It’s safe to say that helping two countries get along is a lot more challenging than it seems. There are so many different nuances in a culture that even if it’s in their best interest, some countries just don’t want to understand how other people live. It’s even worse when it comes to countries that live very differently, such as Japan and Russia. Yet thanks to the efforts of certain organisations and individuals like Patokh Shodiev, these two countries with opposing cultures are somehow appreciating and respecting the other’s culture better than most other nations.
Bridging the gap
Surprisingly enough this wasn’t achieved through the guise of political advantages, but rather simply the appreciation of each other’s accomplishments. Ever since he was young, Dr Chodiev has always had the dream of spreading Japanese culture throughout Russia. He studied International Law as well as Japanese with those goals in mind. Having spent time in Japan, he was able to build contacts and meet like-minded individuals, which led to the birth of the International Chodiev Foundation.
Appreciation through technology, music and theatre
Currently, the International Chodiev Foundation is known for sponsoring two particularly special festivals. The first is a festival being held in Japan and is so popular that it tends to last eight months. That’s a very long time as far as festivals go, and it’s also held all across Japan. The focus of the festival – called the Exchange – is all about the appreciation of Russian performing arts and theatre. Some of the very brightest talents travel to Japan not just to enjoy the festivities but also to give the locals a performance to remember. The festivities also help to teach the locals all about Russian culture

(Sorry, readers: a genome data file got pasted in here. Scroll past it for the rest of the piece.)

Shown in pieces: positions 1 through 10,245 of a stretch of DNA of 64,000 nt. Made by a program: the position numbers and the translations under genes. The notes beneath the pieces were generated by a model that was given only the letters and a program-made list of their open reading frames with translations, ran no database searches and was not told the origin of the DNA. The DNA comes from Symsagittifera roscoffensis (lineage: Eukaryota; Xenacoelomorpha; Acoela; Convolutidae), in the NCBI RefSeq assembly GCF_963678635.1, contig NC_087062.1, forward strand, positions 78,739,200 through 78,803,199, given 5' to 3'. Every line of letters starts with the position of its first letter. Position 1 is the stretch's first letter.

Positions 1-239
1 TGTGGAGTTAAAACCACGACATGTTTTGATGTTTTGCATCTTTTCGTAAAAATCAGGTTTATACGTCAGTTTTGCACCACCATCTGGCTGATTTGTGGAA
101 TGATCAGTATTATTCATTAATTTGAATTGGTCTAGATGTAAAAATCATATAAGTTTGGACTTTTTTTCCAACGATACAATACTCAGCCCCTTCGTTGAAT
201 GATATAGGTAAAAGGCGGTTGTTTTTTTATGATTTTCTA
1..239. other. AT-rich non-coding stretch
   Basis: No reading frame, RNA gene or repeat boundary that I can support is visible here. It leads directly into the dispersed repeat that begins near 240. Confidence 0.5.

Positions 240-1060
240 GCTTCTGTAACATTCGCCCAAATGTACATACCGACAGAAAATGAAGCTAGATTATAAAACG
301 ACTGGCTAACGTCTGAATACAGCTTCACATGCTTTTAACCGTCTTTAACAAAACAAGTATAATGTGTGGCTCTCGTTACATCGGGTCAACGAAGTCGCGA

Where the Exchange is all about music and performing arts, the J-fest occurring in Moscow is all about the appreciation of Japanese technology. There are even workshops available for those who want to understand how specific Japanese gadgets work, which helps a great deal toward understanding Japanese culture.
Going beyond Russia
Aside from the two festivals, there is also the legendary Kubota Collection – which is a set of kimonos dyed in Itchiku Kubota’s take on Tsujigahana. This old method creates fabric so beautiful that anyone around the world will appreciate it – something that the ICF understood. It’s the main reason why they sponsor and fund the collection’s foray into global touring. It’s something that goes beyond Russia, and it helps Japan’s relationship with the rest of the world.
To conclude, sometimes differences in culture can actually be an advantage. It’s why individuals like Patokh Chodiev was able to harness the cultural advantages of both countries and use them to bridge the gap. It’s this fascination of culture that has led to something of a renaissance, and it’s an example the rest of the world could certainly learn and benefit from. With any luck and the help of the International Chodiev Foundation, Russian culture might one day experience the same kind of advantages that Japanese culture is enjoying all across the world.
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